A rapid escalation of the war in Ukraine has followed Russia’s annexation of Donetsk, Luhansk and other cities across the Donbas region of eastern Ukraine. The Nord Stream 1 and 2 pipelines were bombed, and now Ukrainian President Volodymyr Zelensky has requested fast-track approval of Ukraine’s application to be in NATO.
Under Article 10 of the NATO Treaty, “The Parties may, by unanimous agreement, invite any other European State in a position to further the principles of this Treaty and to contribute to the security of the North Atlantic area to accede to this Treaty.”
In May, both Finland and Sweden moved to become latest members of the military alliance, which has already been approved by Canada, Iceland, Norway, Estonia, the UK, Albania, Denmark, Germany, Netherlands, Luxembourg, Bulgaria, Latvia, Slovenia, Croatia, Poland, Lithuania, Belgium, Romania, North Macedonia, Montenegro, France, Italy, the U.S., Czech Republic, Greece, Portugal, Spain and Slovakia.
Only Hungary and Turkey remain to approve both countries into the alliance, with the U.S. meeting most recently with leaders in Istanbul to move the treaty expansion along, where the White House issued a statement on Oct. 2 that the parties had “discussed… progress on NATO accession for Finland and Sweden.”
As for Ukraine, the U.S. appeared to pour cold water on Kiev’s request to join the alliance with White House National Security Adviser Jake Sullivan telling reporters on Sept. 30: “the process in Brussels should be taken up at a different time.”
That is, “at a different time” when 20 percent of Ukraine’s territory is not compromised by Russia. Not even President Joe Biden wants to start World War III anytime soon.
If Ukraine were to join the alliance, it would appear to immediately trigger war with Russia under Article 5 of the treaty, which states, “The Parties agree that an armed attack against one or more of them in Europe or North America shall be considered an attack against them all and consequently they agree that, if such an armed attack occurs, each of them… will assist the Party or Parties so attacked…”
If that were to happen, Congress would not even need to authorize the use of military force in order to get into a wider war. Instead, the consequential vote would be on adding Ukraine into NATO via a Senate vote. From there, the treaty would appear to be automatically be triggered and NATO would be at war with Russia.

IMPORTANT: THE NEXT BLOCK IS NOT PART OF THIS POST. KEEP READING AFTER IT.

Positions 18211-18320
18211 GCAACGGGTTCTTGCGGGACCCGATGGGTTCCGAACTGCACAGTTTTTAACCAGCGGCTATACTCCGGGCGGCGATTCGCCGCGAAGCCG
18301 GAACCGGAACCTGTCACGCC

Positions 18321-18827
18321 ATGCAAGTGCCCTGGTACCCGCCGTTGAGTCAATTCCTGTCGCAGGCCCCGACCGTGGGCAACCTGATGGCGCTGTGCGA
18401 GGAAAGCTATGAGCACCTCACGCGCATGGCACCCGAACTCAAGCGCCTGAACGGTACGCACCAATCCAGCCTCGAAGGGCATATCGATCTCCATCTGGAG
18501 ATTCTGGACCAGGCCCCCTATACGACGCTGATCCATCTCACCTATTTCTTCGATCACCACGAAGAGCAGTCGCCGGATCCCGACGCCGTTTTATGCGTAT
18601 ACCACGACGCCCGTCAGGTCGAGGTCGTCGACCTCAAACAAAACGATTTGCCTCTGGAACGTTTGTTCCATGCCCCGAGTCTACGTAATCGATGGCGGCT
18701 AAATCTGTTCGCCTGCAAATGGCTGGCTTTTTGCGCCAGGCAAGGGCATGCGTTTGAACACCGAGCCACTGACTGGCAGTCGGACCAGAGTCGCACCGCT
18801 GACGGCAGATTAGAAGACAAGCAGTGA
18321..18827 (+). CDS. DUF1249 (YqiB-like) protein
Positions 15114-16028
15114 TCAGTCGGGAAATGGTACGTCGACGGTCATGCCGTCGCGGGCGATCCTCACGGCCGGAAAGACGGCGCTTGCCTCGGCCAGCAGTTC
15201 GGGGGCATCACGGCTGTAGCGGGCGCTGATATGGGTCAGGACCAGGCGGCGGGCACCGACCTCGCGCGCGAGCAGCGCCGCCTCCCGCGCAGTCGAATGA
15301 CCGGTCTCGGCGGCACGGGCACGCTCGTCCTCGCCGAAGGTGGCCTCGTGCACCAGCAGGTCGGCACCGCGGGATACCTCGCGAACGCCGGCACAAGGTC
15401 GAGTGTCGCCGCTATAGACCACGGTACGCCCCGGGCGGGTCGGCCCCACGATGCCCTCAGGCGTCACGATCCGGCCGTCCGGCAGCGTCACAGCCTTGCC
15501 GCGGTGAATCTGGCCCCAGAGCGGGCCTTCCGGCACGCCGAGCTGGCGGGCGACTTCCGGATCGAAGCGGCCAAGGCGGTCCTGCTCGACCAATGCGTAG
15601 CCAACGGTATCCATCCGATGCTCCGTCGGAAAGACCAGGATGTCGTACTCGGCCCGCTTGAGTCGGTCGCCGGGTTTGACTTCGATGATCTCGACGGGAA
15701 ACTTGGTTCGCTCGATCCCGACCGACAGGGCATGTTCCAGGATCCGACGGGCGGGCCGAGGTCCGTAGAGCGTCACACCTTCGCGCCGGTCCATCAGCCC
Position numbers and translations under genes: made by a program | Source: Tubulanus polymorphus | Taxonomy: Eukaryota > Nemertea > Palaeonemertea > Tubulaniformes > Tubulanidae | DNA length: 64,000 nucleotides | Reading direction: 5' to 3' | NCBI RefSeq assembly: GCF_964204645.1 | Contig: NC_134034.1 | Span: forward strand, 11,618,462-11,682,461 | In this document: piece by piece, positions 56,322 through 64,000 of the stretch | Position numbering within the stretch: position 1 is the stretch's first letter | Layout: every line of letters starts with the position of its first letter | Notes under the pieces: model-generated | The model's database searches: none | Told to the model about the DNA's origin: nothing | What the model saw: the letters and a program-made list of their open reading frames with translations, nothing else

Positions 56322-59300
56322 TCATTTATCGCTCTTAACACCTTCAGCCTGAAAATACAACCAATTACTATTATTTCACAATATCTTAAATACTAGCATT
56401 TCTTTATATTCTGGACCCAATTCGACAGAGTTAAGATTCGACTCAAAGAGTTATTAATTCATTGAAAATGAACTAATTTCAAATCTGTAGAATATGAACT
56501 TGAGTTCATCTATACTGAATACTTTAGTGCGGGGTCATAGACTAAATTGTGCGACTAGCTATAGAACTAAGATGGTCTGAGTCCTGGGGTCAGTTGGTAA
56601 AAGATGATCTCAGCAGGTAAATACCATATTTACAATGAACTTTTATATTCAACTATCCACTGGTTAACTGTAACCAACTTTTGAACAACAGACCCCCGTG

And yet, the House of Representatives would have no role in the process, even though the war-declaring power is a core Article I, Section 8 prerogative that is intended to avert this very dilemma. That is, all votes to insert America into a war must be done by the people’s representatives in both chambers of Congress, be presented to the President in the form of a bill and signed into law, or else the military action is not authorized.
When asked about the issue, House Speaker Nancy Pelosi (D-Calif.) did not exactly sound enthusiastic, stating on Sept. 30, “I would be for them having a security guarantee,” and falling short of endorsing Ukraine’s NATO bid.
As for an authorization to use force, there is such a bill, by U.S. Rep. Adam Kinzinger (R-Ill.) that so far has garnered zero cosponsors. And perhaps that is because either the White House and/or Congressional leadership have told members not to do anything with the legislation because it would be viewed as an escalation across the pond. Maybe it’s better that way.
Because it is an escalation. The real question should be what are the consequences of not fully discussing in Congress a war that has already begun, and which Congress is funding with billions of dollars. For now, we still appear to have one foot out the door in terms of being fully committed and, importantly, the American people’s representatives — who will be up for election in just a month — have not fully spoken under Article I about what our proper role in the region should be. Maybe someone should ask them before the election.
Robert Romano is the Vice President of Public Policy at Americans for Limited Government.